U investments challenged

Seven U students interrupted a Board of Regents meeting to advocate fossil fuel divestment.

Bailey Shatz-Akin and Daniel Johnson hold a banner inside the Board of Regents meeting on Thursday morning where students affiliated with Fossil Free Minnesota entered the meeting, calling for divestment in fossil fuels.

Sam Harper

Bailey Shatz-Akin and Daniel Johnson hold a banner inside the Board of Regents meeting on Thursday morning where students affiliated with Fossil Free Minnesota entered the meeting, calling for divestment in fossil fuels.

Eliana Schreiber

Goldy Gopher wedded an oil company executive in a mock ceremony Thursday morning that kicked off a demonstration against the University of Minnesota’s fossil fuel investment.
 
At the conclusion of a Board of Regents committee meeting, seven students from Fossil Free Minnesota, a fossil fuel divestment group on campus, interrupted the meeting with chants urging board members to reinvest in cleaner energy.
 
The wedding scene symbolized the relationship the University has with the fossil fuel industry and the dependence they each have on each other, said Miranda Hanson, a senior studying environmental geography and a member of the group.
 
The relationship is representative of one that many large institutions have with fossil fuel companies, Hanson said.
 
She said the group has tried to contact the regents in the past about this issue, but they have been unresponsive.
 
Because of the lack of cooperation, the group decided to take a more radical approach by walking in on the board committee meeting Thursday, she said.
 
“We did mean to be disruptive and to irritate them because we’re frustrated, too, that they haven’t responded to this issue,” Hanson said.
 
But the protesters, holding up signs and chanting, entered the meeting room as the meeting ended, leading to confused regents.
 
“I’m not sure exactly where they’re asking us to go, but I can tell you the University is making efforts to reduce our carbon emissions,” Regent Michael Hsu said, pointing to recent investments in battery-powered buses and hybrid vehicles.
 
From the board’s perspective, there is an economic concern in order to keep tuition as low as possible for students.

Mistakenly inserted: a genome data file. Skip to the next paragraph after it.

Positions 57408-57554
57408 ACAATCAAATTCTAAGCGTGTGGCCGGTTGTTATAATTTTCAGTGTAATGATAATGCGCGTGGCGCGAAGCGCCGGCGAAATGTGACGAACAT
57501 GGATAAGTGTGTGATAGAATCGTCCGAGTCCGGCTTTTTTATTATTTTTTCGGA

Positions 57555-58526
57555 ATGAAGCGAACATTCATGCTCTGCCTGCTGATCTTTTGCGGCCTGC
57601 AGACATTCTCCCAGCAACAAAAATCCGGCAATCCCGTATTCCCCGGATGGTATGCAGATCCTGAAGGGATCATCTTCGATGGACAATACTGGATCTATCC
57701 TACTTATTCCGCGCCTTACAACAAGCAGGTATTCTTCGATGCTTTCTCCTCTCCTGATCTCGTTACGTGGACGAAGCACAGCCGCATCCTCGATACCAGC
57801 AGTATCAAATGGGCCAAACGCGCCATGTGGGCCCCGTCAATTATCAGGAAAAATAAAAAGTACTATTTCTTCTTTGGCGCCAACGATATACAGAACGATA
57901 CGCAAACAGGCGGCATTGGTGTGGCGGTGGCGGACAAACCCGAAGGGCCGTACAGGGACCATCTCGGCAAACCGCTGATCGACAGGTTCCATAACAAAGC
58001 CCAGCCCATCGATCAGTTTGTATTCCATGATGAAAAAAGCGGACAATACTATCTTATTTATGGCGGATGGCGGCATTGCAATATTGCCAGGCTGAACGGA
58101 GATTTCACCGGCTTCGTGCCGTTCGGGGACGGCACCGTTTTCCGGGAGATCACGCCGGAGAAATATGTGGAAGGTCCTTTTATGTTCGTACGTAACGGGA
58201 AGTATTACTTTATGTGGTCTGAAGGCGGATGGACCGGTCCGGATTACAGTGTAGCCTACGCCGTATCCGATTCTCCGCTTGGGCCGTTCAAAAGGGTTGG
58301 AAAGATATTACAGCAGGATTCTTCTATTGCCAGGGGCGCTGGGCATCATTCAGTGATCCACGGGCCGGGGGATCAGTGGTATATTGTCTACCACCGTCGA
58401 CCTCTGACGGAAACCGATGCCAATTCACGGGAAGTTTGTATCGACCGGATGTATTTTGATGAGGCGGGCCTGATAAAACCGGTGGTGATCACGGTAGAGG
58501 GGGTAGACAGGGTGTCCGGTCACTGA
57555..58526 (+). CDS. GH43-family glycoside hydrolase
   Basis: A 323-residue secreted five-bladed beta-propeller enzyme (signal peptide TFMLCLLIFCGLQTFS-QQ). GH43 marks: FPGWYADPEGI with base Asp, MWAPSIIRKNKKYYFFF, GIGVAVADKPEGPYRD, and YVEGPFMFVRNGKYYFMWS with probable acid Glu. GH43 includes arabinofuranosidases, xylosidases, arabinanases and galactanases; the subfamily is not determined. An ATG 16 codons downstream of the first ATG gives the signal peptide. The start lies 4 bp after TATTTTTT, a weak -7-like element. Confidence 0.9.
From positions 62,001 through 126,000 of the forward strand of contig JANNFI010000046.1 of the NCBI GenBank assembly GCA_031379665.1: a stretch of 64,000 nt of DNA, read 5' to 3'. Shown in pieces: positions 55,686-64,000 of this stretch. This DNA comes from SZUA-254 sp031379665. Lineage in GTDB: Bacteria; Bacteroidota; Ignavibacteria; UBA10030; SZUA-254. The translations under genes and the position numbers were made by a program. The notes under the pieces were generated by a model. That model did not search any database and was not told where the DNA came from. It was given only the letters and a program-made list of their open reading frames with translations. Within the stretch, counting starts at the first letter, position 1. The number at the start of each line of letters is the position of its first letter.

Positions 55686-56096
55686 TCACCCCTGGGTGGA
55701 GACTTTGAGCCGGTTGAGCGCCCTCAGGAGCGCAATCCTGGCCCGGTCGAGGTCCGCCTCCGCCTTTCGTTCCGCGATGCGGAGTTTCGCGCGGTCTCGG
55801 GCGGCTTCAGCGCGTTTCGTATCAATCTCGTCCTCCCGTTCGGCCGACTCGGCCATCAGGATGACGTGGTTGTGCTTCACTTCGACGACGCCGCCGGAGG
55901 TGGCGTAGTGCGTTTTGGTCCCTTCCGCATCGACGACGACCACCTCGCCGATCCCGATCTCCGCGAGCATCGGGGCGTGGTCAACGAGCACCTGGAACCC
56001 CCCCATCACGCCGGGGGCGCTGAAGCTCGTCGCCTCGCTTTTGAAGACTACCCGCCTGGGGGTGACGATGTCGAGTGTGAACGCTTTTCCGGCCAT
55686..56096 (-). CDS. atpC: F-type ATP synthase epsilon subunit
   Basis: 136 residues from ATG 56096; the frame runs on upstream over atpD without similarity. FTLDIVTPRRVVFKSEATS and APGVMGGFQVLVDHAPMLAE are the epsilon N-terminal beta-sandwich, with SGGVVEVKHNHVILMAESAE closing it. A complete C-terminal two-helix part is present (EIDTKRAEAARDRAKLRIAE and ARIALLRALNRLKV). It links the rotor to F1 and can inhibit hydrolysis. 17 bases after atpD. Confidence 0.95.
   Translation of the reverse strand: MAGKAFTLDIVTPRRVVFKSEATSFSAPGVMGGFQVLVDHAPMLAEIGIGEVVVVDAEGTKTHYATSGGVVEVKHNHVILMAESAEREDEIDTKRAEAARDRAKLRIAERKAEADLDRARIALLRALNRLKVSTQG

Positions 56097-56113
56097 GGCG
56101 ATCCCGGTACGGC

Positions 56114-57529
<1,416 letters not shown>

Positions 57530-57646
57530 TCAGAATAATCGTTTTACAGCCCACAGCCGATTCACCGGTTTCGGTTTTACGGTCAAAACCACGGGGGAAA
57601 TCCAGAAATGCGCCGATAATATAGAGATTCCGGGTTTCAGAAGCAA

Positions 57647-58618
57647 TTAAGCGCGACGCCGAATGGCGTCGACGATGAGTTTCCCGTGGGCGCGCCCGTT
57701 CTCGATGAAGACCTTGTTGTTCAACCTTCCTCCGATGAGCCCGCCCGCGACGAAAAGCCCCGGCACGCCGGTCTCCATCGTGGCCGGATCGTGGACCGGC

“The less money we earn from our investments, the more we have to raise tuition on students,” Hsu said.
 
He said he has no problem with the students protesting if it is done peacefully.
 
“They’re doing something for their cause, and that’s great,” Hsu said. “That’s part of being in college and learning.”
 
Last year regents discussed fossil fuel investments at several meetings and decided not to divest from them, Office of Investments and Banking Associate Vice President and Chief Investment Officer Stuart Mason said.
 
Of the University’s total endowment of $1.3 billion, Mason said one-third, or $430 million is invested in public stocks, which include oil and coal companies.
 
Although they don’t track specific dollar amounts, Mason said he estimates no more than $10 million in University money is invested into fossil fuel companies.
 
The University hires investment managers to decide which stocks to invest in, he said, so the regents and the OIB have little control over the amount they invest.
 
The investment managers are instructed to use low-carbon investment strategies, which limit the amount of coal and oil companies they can invest in, Mason said.
 
“We’ve done the best we can to get it this low,” he said.
 
Mason said it would be more expensive to completely eliminate the small percentage of fossil fuel companies, which would take away potential scholarships for students.
 
But the money isn’t the main purpose of their cause, art sophomore Paige Carlson said.
 
“A lot of people get tripped up on divestment because the goal is not to weaken the fossil fuel industry by divesting this one endowment,” Carlson said.
 
If the University were to divest it wouldn’t make that much of a difference to the companies, she said, but it does make a powerful social and political statement.
 
Carlson said divestment could also have the potential to influence other institutions and cities to follow suit.
 
“If you look at the University of Minnesota’s mission statement, it says that they’re preparing their students for challenges that the community and the world faces in the
future,” Hanson said. “And climate change and these environmental issues are obviously a large challenge that our generation is facing.”